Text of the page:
Dansville Ovarian Cancer Survivor Takes Action to Help Others with Cancer
Sometimes simple gestures make you feel a little joy. At least, that’s the way Jennifer Howe sees it, and after her own cancer journey, she wanted to help other cancer patients feel a little extra joy.
In 2015, Jennifer learned she had ovarian cancer. She had surgery with Cynthia Angel, M.D., as well as chemotherapy. It was a very difficult time, but she felt fortunate to have support from her family and friends.
Among the gestures they offered was a bag filled with items such as lotion, lip balm and gum to help during Jennifer’s chemotherapy. Her cousin in Georgia had arranged for a group called the Lydia Project to send it to her.
“I just thought that was the most amazing thing to get something like that,” she says. “I got to thinking, what can I do? And I decided that I wanted to do something similar to that.”
Jennifer named her organization the Cancer Comfort Bag Project and starting thinking about items she used frequently during chemotherapy for her own side effects. She also researched other items that might be helpful: hand sanitizer, anti-bacterial wipes, pens and puzzles.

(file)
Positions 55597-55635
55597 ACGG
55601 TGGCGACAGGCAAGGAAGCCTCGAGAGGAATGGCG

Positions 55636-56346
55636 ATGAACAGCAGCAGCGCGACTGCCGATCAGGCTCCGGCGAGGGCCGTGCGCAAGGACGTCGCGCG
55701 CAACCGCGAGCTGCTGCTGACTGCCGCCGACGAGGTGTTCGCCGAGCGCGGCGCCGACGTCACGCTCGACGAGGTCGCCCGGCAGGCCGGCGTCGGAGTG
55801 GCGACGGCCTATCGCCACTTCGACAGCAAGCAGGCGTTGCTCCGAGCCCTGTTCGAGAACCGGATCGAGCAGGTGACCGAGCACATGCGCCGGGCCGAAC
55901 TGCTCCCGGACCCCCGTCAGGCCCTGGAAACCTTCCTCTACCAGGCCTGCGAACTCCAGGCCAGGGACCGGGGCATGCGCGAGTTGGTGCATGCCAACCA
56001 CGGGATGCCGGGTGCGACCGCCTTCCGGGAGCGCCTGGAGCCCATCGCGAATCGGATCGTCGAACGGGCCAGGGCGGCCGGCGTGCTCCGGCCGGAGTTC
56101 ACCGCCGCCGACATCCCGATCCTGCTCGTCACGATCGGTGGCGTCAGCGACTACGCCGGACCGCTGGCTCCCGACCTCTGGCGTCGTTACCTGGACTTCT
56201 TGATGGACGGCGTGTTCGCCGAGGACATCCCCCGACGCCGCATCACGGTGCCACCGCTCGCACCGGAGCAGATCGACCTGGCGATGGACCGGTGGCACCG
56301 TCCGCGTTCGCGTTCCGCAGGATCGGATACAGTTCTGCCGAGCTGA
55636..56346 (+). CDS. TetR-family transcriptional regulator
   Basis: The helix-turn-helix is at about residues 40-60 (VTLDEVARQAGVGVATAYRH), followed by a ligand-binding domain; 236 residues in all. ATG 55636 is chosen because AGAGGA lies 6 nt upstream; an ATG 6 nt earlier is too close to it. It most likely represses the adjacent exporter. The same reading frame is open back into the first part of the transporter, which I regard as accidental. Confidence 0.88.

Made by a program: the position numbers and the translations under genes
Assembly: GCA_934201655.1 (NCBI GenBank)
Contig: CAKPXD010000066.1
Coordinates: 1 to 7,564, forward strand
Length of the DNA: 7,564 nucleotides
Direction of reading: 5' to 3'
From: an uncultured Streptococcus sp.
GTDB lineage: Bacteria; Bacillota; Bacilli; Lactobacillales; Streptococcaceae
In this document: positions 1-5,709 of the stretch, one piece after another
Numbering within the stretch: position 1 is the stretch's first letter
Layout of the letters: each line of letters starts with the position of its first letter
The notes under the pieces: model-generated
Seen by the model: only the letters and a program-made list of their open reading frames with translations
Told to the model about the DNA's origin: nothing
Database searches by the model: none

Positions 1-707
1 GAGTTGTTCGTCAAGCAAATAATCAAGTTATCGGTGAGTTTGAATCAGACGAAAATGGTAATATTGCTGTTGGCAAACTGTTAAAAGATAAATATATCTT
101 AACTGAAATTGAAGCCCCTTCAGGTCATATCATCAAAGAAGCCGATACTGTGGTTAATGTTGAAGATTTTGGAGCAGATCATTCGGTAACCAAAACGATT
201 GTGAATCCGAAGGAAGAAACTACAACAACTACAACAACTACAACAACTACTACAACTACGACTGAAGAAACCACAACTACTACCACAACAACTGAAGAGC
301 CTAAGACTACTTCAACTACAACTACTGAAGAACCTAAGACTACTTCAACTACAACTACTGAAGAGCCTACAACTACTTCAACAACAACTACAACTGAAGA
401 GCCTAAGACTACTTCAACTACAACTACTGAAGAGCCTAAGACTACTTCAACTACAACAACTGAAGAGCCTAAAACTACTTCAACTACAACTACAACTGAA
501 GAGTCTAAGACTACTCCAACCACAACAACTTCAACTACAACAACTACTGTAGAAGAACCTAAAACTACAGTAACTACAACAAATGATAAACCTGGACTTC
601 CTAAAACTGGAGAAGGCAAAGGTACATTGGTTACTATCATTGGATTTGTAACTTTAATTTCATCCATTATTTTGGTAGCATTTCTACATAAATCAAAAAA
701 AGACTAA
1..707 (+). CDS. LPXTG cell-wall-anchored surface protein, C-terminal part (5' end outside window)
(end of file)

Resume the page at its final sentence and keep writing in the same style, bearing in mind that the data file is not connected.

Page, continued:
Once she had a good supply, she reached out to Wilmot Cancer Institute’s Ann and Carl Myers Cancer Center at Noyes Health in Dansville, her hometown, and donated 150 bags for patients.
Since that first donation in March 2016, she’s continued collecting supplies and estimates she’s given close to 1,000 bags.
Jennifer had a setback during that period, though. In April 2017, she learned her cancer had returned. She had another surgery as well as chemotherapy and radiation therapy. Today, she’s finished treatment and is doing well. She goes to Noyes regularly for bloodwork to check on her biomarker numbers, and continues to share her Cancer Comfort Bags.
Recently, employees at UR Medicine’s Noyes Health raised nearly $6,000 to give to local charities and chose Jennifer’s organization to receive a portion of those funds.
For Jennifer, it just feels good to help others who might be in need.
“I just wanted to make them feel like someone cares,” Jennifer says. “If they’re having a bad day, hopefully it puts a smile on their face and that they know that behind it, that there’s a lot of people involved.”
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